Documents that are commonly notarized.
Many notaries notarized Power of Attorney documents frequently. Notaries are advised not to draft such documents as they are legal documents. However, notaries can notarize signatures on such documents.

Affidavits of all sorts are normally notarized with a Jurat since they are to be sworn to (usually). The notary is forbidden from recommending a particular notary act over another, but they are not prohibited from stating what is “usually” done.

Wills can be notarized by a notary, however, it is generally frowned upon unless given written instructions from an Attorney!

Notaries can not notarize vital records such as Birth Certificates or Marriage Certificates.

A Notary Public can notarize Real Estate or Mortgage documents or loan documents except in certain Attorney states such as Massachusetts or Georgia where there are restrictions. Common loan documents that might be notarized could include Deeds of Trust, Signature Affidavits, Grant Deeds, Quit Claim Deeds, Occupancy Affidavits, and many more!

Where can I find a notary?
123notary has thousands of mobile notaries distributed throughout the United States that you can find on our Find a Notary page. They typically charge a travel fee and specialize in loan documents. To find a stationary notary, please consult your local yellow pages, or call pack & ship places in your area.

How can I become a notary?
Each state has a Secretary of State or Notary Division that appoints notaries. Please visit our state contact page, and contact your state’s notary division for details. Typically, you need to be 18 years old, not have a felony on your criminal record, be a citizen (some states require this), or in many states be legally residing in the United States. Most states have a Notary Public Application Form, and a Notary Public handbook for you to study from. You are normally required to pay an Application fee for becoming a notary, and there could be other fees for recording your Notary Oath of Office as well as the fee for your Stamp, Journal, and other related fees.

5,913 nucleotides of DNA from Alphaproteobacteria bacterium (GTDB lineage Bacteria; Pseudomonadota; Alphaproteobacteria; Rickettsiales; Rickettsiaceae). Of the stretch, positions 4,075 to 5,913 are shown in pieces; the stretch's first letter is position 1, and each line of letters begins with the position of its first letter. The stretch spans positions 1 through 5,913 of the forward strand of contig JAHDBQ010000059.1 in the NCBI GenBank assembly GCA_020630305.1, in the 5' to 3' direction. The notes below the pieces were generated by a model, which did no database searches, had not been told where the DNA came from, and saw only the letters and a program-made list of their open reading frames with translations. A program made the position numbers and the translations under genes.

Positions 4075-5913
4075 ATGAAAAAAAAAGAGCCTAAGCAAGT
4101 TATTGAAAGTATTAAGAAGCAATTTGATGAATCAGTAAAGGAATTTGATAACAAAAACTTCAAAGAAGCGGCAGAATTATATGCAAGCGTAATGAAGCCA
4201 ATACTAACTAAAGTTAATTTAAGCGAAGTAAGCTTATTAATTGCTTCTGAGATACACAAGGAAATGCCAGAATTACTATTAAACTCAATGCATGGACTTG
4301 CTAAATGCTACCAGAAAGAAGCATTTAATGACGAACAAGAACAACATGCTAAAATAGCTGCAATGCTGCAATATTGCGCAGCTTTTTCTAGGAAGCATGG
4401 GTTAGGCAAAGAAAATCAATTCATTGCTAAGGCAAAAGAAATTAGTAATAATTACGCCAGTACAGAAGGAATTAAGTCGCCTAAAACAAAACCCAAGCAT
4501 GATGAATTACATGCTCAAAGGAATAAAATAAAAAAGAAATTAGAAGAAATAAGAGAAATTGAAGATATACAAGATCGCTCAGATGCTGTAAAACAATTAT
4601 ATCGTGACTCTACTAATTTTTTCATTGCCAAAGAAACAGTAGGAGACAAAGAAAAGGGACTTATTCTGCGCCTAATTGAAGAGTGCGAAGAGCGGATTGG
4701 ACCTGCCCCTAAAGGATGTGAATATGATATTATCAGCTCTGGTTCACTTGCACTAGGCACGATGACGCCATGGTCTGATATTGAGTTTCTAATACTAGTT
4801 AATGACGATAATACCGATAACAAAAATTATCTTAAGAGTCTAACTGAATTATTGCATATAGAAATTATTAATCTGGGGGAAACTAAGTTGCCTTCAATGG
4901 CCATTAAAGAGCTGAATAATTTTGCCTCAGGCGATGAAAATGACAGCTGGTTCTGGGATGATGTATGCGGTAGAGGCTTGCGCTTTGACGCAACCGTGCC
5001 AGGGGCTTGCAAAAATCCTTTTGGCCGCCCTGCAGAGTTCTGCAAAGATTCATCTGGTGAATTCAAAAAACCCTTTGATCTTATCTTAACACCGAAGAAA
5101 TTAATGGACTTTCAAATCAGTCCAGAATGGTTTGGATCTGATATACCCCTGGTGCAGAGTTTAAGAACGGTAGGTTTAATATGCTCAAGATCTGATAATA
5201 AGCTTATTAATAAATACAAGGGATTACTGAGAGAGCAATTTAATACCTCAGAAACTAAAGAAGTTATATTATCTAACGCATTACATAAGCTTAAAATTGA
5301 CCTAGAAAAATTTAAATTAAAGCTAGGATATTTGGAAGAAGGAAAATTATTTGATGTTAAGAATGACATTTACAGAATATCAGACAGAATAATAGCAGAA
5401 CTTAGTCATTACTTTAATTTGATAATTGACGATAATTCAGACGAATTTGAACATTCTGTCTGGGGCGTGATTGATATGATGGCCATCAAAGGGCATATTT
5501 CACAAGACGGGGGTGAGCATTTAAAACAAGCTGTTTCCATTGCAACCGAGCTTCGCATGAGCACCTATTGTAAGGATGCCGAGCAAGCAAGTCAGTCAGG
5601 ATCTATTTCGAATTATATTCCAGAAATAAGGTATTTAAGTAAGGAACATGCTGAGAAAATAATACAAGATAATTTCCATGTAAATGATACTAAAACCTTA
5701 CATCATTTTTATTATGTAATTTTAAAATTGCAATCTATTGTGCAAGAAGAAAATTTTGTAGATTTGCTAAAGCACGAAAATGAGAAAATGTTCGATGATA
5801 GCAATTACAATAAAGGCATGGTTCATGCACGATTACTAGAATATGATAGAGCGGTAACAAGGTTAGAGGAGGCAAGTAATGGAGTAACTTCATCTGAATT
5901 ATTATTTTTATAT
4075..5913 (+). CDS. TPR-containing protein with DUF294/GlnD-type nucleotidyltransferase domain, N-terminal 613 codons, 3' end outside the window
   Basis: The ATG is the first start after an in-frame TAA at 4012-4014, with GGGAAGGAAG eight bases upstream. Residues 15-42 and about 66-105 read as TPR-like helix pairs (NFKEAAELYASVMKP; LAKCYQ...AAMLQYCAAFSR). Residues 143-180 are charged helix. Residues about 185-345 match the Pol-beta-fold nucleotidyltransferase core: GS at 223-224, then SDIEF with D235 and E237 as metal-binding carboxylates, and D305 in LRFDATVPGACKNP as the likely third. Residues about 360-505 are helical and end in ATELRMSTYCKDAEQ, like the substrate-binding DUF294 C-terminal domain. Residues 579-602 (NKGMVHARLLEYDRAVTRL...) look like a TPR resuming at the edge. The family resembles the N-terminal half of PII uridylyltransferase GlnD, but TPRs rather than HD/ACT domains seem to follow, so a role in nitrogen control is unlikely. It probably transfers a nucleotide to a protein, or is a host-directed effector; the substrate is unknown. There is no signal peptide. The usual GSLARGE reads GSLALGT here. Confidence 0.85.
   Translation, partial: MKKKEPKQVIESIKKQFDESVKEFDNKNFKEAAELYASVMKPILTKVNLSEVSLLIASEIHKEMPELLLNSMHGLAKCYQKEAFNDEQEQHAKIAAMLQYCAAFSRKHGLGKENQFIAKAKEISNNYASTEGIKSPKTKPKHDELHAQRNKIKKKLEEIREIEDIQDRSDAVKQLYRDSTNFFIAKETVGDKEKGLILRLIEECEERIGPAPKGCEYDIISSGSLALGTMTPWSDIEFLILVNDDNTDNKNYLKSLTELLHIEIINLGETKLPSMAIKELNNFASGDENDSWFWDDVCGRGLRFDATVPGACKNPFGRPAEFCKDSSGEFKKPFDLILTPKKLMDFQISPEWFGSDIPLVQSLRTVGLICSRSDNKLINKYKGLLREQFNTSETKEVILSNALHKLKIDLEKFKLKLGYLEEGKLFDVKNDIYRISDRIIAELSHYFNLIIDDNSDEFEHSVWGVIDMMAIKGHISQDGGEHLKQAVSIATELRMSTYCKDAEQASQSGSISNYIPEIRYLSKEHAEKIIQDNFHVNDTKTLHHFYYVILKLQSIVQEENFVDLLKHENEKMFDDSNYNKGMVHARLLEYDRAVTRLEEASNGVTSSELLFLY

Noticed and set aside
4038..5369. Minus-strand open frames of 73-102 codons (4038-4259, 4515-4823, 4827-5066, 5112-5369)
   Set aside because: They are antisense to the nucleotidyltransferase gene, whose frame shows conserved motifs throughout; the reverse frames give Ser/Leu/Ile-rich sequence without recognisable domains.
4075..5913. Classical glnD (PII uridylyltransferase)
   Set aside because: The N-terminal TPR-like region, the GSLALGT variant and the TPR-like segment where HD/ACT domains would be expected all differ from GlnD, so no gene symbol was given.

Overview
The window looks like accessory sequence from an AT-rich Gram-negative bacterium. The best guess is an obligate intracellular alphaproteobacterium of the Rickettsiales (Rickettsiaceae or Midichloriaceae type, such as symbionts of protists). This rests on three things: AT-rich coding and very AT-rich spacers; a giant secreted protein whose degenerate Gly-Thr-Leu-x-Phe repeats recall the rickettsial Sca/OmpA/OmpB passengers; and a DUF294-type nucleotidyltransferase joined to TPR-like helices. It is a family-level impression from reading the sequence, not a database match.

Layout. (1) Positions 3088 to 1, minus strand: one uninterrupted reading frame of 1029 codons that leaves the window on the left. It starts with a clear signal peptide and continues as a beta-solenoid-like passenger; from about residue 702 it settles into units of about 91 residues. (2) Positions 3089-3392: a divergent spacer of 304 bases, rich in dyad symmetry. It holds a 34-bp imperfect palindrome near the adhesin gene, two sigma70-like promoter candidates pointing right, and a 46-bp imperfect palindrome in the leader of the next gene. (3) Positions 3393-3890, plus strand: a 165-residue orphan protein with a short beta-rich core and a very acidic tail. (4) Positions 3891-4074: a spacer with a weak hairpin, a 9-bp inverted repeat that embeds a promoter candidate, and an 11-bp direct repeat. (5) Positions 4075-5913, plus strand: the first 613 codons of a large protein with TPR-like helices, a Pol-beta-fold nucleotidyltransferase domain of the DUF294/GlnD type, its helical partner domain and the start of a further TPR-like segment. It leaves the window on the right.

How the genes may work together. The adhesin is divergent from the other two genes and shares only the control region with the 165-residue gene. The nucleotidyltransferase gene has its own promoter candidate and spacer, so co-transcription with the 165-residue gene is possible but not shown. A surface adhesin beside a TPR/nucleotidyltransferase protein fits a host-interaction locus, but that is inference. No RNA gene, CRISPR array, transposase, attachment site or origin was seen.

Is it worth it to become a notary?
It can be very rewarding to be a notary. You can make a lot of extra money in your spare time if you have a way to attract clients. You can meet new people, and learn new things. Mobile notaries who are good at what they do can make a full time living driving around doing loan signings. You can get a job more easily if the boss knows you are a notary, as that is a skill in high demand at many offices.

Tweets:
(1) A notary is a state appointed public official authorized to conduct certain types of official acts such as Jurats …
(2) A notary public can execute Acknowledgments, Jurats, Protests, Oaths, Affirmations…
(3) A quick guide to being a notary including: journals, seals, identification, witnesses, jurats, oaths & more…

I want to learn more!
Visit our GLOSSARY of notary and mortgage terms, and read more articles in our blog!

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Following Directions

A notary was given easy instructions for a particular loan.